Firefighters tackle a blaze near Smithville, Texas.
Image: AP Photo/Erich Schlegel
FIREFIGHTERS TRYING to control a wind-fuelled wildfire that has destroyed nearly 500 homes in south-central Texas were looking for a few overnight hours of diminished winds as thousands of evacuees spent the night away from their threatened homes.
Slack winds were expected after midnight tonight and could enable firefighters to make progress on the massive blaze racing through rain-starved farm and ranchland, authorities said. Fanned in part by howling winds from the remnants of Tropical Storm Lee, the blaze rapidly grew yesterday to at least 25,000 acres.
“You have to be optimistic and at the same time prepared for the worst,” Texas Forest Service spokesman John Nichols said Monday night, acknowledging the weather’s unpredictability.
At least 5,000 people were forced from their homes in Bastrop County about 40 km east of Austin, and about 400 were in emergency shelters, officials said Monday. School and school-related activities were cancelled Tuesday.
In Bastrop, a town of about 6,000 people along the Colorado River, huge clouds of smoke soared into the sky and hung over downtown. When winds picked up, flames flared over the tops of trees. Helicopters and planes loaded with water flew overhead, and firefighters along a state highway outside the city converged around homes catching fire.
“Waiting is the most frustrating thing,” said Gina Thurman, 47, choking back tears as she sat by herself in the shade on a curb outside Ascension Catholic Church, one of several shelters in the area. “You’re sitting there and you don’t know anything but your house is probably burning.”
Rick Blakely was among about 30 people sleeping on cots at the church. The 54-year-old said he was in a state of shock and “not expecting anything to be standing” when he returned to his home.
“I just don’t know what I’m going to do,” he said.
Strong winds coupled with drought conditions allowed the fire to travel quickly over somewhat hilly terrain, burning through pine and cedar trees and wiping out subdivisions as well as ranchland. Dry conditions were expected to persist at least through the week, according to the National Weather Service.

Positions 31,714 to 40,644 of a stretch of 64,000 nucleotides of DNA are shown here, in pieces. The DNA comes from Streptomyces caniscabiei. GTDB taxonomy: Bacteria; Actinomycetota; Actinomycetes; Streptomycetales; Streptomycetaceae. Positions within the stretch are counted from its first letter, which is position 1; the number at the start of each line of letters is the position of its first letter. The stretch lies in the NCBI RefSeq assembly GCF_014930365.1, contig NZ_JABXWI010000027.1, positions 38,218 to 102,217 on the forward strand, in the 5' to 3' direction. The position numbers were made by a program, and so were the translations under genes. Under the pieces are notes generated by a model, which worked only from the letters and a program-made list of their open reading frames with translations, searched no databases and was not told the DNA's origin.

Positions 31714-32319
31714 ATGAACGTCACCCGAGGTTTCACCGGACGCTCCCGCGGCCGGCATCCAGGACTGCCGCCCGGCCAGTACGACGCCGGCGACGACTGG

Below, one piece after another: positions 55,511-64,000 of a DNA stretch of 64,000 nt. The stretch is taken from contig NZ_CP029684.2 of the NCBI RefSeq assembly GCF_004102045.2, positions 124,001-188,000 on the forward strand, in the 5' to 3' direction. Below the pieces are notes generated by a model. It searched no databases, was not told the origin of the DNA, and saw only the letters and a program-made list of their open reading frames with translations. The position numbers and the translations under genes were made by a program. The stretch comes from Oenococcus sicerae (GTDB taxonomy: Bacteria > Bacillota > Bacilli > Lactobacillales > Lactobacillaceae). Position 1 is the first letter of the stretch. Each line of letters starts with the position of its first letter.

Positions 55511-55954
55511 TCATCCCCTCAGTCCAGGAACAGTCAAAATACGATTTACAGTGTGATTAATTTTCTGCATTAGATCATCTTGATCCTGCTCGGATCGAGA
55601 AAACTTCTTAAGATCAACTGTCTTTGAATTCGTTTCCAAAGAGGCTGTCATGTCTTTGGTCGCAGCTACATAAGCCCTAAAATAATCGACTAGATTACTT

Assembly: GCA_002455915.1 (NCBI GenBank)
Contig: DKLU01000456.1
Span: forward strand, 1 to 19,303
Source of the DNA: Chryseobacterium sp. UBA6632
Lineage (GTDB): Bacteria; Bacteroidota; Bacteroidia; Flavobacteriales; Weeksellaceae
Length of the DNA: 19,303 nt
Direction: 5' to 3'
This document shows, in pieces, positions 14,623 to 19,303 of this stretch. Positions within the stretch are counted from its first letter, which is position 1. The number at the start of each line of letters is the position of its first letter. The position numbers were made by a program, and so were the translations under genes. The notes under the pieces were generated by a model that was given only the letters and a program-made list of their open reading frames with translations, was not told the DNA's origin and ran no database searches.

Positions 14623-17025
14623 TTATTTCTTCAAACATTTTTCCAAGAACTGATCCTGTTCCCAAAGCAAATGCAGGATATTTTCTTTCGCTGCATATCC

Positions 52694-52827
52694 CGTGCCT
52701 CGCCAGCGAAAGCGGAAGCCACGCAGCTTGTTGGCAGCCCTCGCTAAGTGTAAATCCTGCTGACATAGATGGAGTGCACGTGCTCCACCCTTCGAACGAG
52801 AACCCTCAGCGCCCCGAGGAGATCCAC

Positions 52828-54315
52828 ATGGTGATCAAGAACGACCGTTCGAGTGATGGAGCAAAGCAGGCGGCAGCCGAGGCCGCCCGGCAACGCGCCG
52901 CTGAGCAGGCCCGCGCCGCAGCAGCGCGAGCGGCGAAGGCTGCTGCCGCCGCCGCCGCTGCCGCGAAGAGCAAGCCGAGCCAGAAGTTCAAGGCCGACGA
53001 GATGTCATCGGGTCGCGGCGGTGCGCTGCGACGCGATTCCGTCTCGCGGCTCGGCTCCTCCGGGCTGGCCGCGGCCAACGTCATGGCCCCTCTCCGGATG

The fire was far enough away from Austin that the city was not threatened, but it consumed land along a line that stretched for about 26 km, Texas Forest Service officials said.
The wildfire destroyed at least 476 homes, and about 250 firefighters were working around the clock using bulldozers and water trucks against the fire, Bastrop County Judge Ronnie McDonald said.
There were no immediate reports of injuries, and officials said they knew of no residents trapped in their homes.
Out of control
But the blaze was “nowhere near controlled” on Monday and a separate, smaller blaze south of the city was growing larger, said Mike Fischer, the county’s emergency management director. It’s unclear how the fire began.
Crews have responded to nearly 21,000 wildfires in Texas since the traditional fire season began early in the year. Outdoor burning, including campfires, is prohibited in all but three of the state’s 254 counties.
The governor’s office said at least 40 Texas Forest Service aircraft were involved in the firefighting Monday along with a half-dozen Texas military aircraft.
The new outbreak led Gov Rick Perry to return home to Texas, cutting short a visit to South Carolina where he was campaigning for the Republican nomination for president. He also canceled a trip to California. Perry viewed the fire from the air and conferred with local officials. He said seeing the fire was a “surreal” experience.
“I’ve seen a number of big fires in my life,” he said. “This is as mean looking as I’ve ever seen, particularly because it was so close to the city.”
Since December, wildfires in Texas have claimed 3.5 million acres — an area the size of Connecticut — and destroyed more than 1,000 homes, Perry said. The governor said it was too early to say whether he would attend Wednesday’s GOP debate in California.
“I’m not paying attention to politics right now,” he said. “There will be plenty of time for that. People’s lives and their possessions are at stake, and that’s substantially more important.”
Authorities mobilised ground and air forces to fight the largest of at least 63 fires that broke out in Texas since Sunday as strong winds from what was then Tropical Storm Lee swept into Texas, which has endured its worst drought since the 1950s.
On Sunday, about 322 km to the northeast in Gladewater, a 20-year-old woman and her 18-month-old daughter died when a fast-moving wildfire gutted their mobile home. That fire was out Monday, although several other major blazes continued to burn in at least four other counties in central and northern Texas.
To the west of Austin in Travis County, at least 20 homes were lost and 30 others were damaged in another fire. More than 1,000 homes were under mandatory evacuation and 25 lost in a third fire also in the Austin area.
At least two-thirds of the 6,000-acre Bastrop State Park have burned. The park is home to endangered Houston toads and several historic rock and stone buildings built in the 1930s and 1940s that officials are trying to protect, said Mike Cox of the Texas Parks and Wildlife Department.
From the park’s front gate, Cox said: “All I see is a wall of smoke.”